Contemplating a move to Atlanta? The key to finding your neighborhood nirvana is in knowing where to look. And a great place for young up-and-comers to start is Intown, where a number of charming, vibrant communities, typically located on the east side of Atlanta, offer a multitude of housing types and styles in a wide range of prices, from very affordable to outright over-the-top. In addition, Intown is jam-packed with a diverse range of things to do and places to see, all within easy reach of downtown Atlanta. Narrow your choices with this guide to the best communities that Intown has to offer.
Old Fourth Ward
Atlanta’s Old Fourth Ward (or O4W as locals call it) is one of the oldest sections of Atlanta. In the late 1800s, it was home not only to some of the most posh residences in the city, but also to an industrial area that was peppered with apartment buildings and railroad yards. In the last two decades, O4W experienced a surge in redevelopment projects aimed at attracting residents seeking an active and artsy lifestyle in preserved historic buildings. For instance, the enormous Sears, Roebuck & Co. building, built in the 1920s, was recently renovated into the highly popular Ponce City Market, a destination for hipsters desiring amenities like trendy bars, restaurants, shops and entertainment venues. The BeltLine runs along O4W’s eastern border, reclaiming mostly abandoned land and transforming it into mixed-use paths for pedestrians and bikers alike.
Housing in Old Fourth Ward is much sought after by millennials with kids (and, in many cases, their much-loved dogs). Fixer-uppers are plentiful here; or, for those wary of construction projects and who have a bigger budget, the area offers many previously restored historic homes. The architecture here is diverse—1920s bungalows and Craftsman-style homes can be found nestled amongst modern apartment buildings and hip, industrial-style lofts.
Old Fourth Ward
Just south of Old Fourth Ward is Cabbagetown, originally built around a textile-processing mill in the late 1880s. At that time, the area was populated with millworkers and their families, mainly of Scots-Irish descent (it’s said that they cooked with cabbage constantly and the place always smelled of the vegetable—hence the name). The town fell into disrepair with the closure of the mill in 1977, but now, thanks to redevelopment efforts, the streets are lined with hip eateries, boutiques and art galleries. The area attracts a wide variety of residents, from empty-nesters to young families, and is popular with artists, musicians and their patrons.
Today, the textile-mill building that started it all has been given new life as the Fulton Cotton Mill Lofts, the nation’s largest residential loft community. In addition, Cabbagetown is known for more budget-friendly housing than neighborhoods closer to Atlanta’s city center, with charming renovated 1800s-era mill cottages and modern new-construction condos or apartment buildings.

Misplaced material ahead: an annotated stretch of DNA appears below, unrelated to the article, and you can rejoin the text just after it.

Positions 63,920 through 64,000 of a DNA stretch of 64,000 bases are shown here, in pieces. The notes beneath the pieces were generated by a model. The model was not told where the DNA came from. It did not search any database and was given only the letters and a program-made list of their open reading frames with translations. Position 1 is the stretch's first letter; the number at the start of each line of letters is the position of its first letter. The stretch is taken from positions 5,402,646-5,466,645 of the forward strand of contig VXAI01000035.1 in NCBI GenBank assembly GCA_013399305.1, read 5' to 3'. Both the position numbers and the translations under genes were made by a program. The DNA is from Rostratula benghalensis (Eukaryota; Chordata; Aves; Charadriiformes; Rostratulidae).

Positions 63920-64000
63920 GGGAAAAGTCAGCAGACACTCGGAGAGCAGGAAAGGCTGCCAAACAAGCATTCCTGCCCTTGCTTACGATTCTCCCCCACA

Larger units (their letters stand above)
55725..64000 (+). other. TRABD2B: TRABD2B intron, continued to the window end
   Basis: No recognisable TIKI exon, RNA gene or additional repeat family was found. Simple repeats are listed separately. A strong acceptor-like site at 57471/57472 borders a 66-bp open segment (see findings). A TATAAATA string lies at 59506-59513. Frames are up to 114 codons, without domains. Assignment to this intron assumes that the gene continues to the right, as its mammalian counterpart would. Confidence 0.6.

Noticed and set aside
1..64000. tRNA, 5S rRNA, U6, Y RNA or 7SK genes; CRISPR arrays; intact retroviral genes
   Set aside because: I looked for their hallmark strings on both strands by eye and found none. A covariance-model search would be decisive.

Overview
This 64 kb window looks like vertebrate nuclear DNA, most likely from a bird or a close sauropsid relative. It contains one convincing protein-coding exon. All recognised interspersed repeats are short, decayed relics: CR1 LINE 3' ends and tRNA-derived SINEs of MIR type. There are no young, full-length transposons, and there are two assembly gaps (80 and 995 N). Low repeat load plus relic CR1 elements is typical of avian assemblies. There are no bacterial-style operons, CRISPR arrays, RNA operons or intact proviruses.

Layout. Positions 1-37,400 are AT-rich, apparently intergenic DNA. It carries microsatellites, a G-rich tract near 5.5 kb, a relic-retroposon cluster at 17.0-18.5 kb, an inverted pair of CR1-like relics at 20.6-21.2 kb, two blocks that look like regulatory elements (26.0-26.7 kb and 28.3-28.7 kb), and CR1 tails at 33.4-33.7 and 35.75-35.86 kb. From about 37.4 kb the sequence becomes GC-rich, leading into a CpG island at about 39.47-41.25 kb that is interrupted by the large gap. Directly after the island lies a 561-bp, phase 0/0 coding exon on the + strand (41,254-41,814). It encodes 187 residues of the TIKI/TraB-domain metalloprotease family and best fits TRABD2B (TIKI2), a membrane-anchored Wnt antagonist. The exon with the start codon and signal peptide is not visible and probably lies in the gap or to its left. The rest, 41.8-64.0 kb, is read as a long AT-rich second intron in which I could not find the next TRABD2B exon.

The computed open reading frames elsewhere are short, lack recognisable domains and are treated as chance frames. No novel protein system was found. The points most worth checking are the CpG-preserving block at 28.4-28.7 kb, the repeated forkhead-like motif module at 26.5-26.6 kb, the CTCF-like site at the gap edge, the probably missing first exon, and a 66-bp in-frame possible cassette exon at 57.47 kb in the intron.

Tags and graffiti are a big part of Cabbagetown culture—they even have festivals celebrating the bold, colorful art form. The neighborhood boasts a fascinating mix of historical landmarks, charming architecture and in-your-face street art. Not-to-be-missed Cabbagetown icons include the Krog Street Tunnel, plastered with murals by local artists, or the scenic six-acre Oakland Cemetery, the final resting place of Gone With the Wind author Margaret Mitchell.
Kirkwood—a community five miles to the east of Atlanta’s downtown area and accessed by streetcar lines back in the day—was established in the 1870s. It’s been designated Georgia’s largest national historic district and is famous for its many beautifully preserved Victorian-style homes. But Kirkwood is also recognized for its numerous Craftsman-style bungalows, unique designs by a local architect who built many of them at the turn of the century. These homes and Kirkwood’s quaint downtown contribute to its small-town feel, even within such a short commute to the big city.
Kirkwood’s residents take great pride in their neighborhood and celebrate it often with festivals like the Kirkwood Spring Fling and Tour of Homes, the summertime Wine Stroll and winter-season Kirkwood Home for the Holidays. While new-home construction in Kirkwood provides an affordable inventory of contemporary homes, the local residential associations keep a close eye on development, desiring to maintain a quaint, historic feel to the neighborhood.
This east Atlanta neighborhood is named for the intersection of its main arteries, Virginia and Highland Avenues, both of which are meccas for funky coffee shops, trendy bars and restaurants and quirky art galleries. Like most neighborhoods in the Intown area, Virginia–Highland (nicknamed Va-Hi) faced decline in the early 1960s. But, due to rehabilitation efforts by local residents and investors, it’s now known as one of Atlanta’s most appealing neighborhoods for professionals and young families. The emphasis is on walkability (Atlanta’s popular BeltLine greenspace is close by) and there are many tree-lined streets offering an eclectic mix of sidewalk cafes, upscale restaurants with patios, shops and spas. Cultural offerings include the Jimmy Carter Presidential Library, Emory University and the Callanwolde Fine Arts Center.